I probably wouldn't be such an effusive fan if there was a similar group performing in English. If I could get my fix from a single band in the US, I'd probably be following their tour from town to town. But it's impossible to find a comparable mix of pop punk and headbanging rock that delivers a balance of humor and attitude with a smart lyrical sense. Most American punk pop bands seem so much flatter. On the surface, Die Ärzte are just another group of "snotty boys with guitars" (my favorite guilty pleasure), with straghtforward songs and simple instrumentation. But even as they joke about their own shallowness, they reveal a greater depth. They can mock themselves on "Schopenhauer" (from Die Bestie in Menschengestalt), but then name check a host of philosophers. Their songs cover a wide range of topics that are unexpected from any similar band, like radical progressive politics, overturned conventions, and a nuanced understanding of relationships. Similarly, they regularly show off technical skills beyond their punk roots as they casually shift between musical styles. Imagine if Green Day could also jump genres, credibly pulling off metal riffage and ska chanks. And even if they had the chops, they lack the any skill at self-deprecation.

Die Ärzte are complex of three distinct personalities. Each band member brings their own songs, offering unique perspectives, Guitarist Farin Urlaub (his stage name is a pun on "take a vacation") is the punk pop voice in the band. Sometimes a little goofy, he's best at slipping a smart-ass attitude into tight, catchy songs. "Ist das noch Punkrock" and "Ein Lied für dich" (a song for you) (from 13 [1998]) give a good sense of his style. The latter song responds at one point to their critics (loosely translated again):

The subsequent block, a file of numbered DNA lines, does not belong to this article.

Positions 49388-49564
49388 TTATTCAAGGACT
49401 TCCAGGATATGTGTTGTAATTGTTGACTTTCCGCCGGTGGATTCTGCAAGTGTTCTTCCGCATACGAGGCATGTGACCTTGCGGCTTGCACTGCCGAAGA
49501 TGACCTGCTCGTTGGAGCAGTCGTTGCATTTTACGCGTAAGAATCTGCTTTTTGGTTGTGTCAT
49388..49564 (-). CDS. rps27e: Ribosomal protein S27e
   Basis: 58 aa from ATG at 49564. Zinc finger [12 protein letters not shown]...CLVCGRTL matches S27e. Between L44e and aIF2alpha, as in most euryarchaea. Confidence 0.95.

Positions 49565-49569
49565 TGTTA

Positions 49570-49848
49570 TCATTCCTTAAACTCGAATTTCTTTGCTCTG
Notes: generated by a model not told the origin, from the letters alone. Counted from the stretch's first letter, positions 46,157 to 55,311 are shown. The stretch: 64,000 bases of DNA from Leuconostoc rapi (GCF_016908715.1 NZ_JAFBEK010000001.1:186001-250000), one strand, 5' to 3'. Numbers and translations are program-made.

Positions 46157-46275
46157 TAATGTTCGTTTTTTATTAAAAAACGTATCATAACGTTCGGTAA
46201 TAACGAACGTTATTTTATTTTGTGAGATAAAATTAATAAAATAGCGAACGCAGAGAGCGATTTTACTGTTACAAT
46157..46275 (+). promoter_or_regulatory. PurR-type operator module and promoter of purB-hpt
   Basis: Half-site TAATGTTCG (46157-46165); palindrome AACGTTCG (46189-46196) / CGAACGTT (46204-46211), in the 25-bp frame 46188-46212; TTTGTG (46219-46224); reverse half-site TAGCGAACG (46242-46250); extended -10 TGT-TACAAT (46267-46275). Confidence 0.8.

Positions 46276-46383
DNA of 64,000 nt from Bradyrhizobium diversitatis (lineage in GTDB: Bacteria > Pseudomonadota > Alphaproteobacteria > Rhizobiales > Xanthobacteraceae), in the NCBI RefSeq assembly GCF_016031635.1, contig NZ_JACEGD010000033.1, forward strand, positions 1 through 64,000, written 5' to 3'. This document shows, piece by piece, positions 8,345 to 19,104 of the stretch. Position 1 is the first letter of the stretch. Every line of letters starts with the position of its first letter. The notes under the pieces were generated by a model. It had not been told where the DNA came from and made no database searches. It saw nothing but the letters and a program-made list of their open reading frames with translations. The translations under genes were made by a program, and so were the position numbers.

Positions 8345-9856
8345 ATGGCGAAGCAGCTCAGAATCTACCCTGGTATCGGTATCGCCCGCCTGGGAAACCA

This is also a song for those who think we're shitty
A song for you, because you can't make us suffer
Are we too childish? So what? Lowbrow? Whatever.
That only means we can improve ourselves
And our lyrics aren't due to having bad parents
Our fans can happily argue with you
Drummer Bela B also has a good sense of humor, which comes through on songs like "Tu das nicht" (don't do it) (from Jazz ist Anders [2007]), a tongue-in-cheek song about music piracy. More often, though, he favors moodier, Gothic themes, like "Der Graf" (the Count) (from 13) or "Dein Vampyr" (your vampire) (from Im Schatten den Ärzte [1985]). Bela also seems to be the most political of the three, writing about anti-Fascism and social responsibility. His delivery can vary between sarcastic and serious, with "Die klügsten Männer der Welt" (the smartest men in the world) and "Nichtwissen" (ignorance) being two good examples from Geräusch (2003).

Bass player Rod (Rodrigo González) serves as the hard-rock foundation of the band. More direct than the other two, he grounds the band with a more practical perspective. His contributions, like "Sohn der Leere" (son of the void)  or "Die Hard" from Auch or "Anti-Zombie" from Geräusch tend to have a harder drive, leaning towards metal. Although he doesn't write as many songs as Urlaub or Bela, he has a strong impact on the sound of the band.

These three voices could pull the band apart, but each clearly respects what the others bring to the music. Step through the list of videos below to get a taste of the band's range:

"Schrei nach Liebe" - from Die Bestie in Menschengestalt

"Langweillig" - from Planet Punk (1995)

"Mein Baby war beim Frisör" - from La Frisur (1996)

"Ein Lied für dich" - from 13

"Rock Rendezvous" from Runter mit den Spendierhosen, Unsichtbarer! (2000)

"Unrockbar" from Geräusch

"Living Hell" from Jazz ist Anders

"TCR" from Auch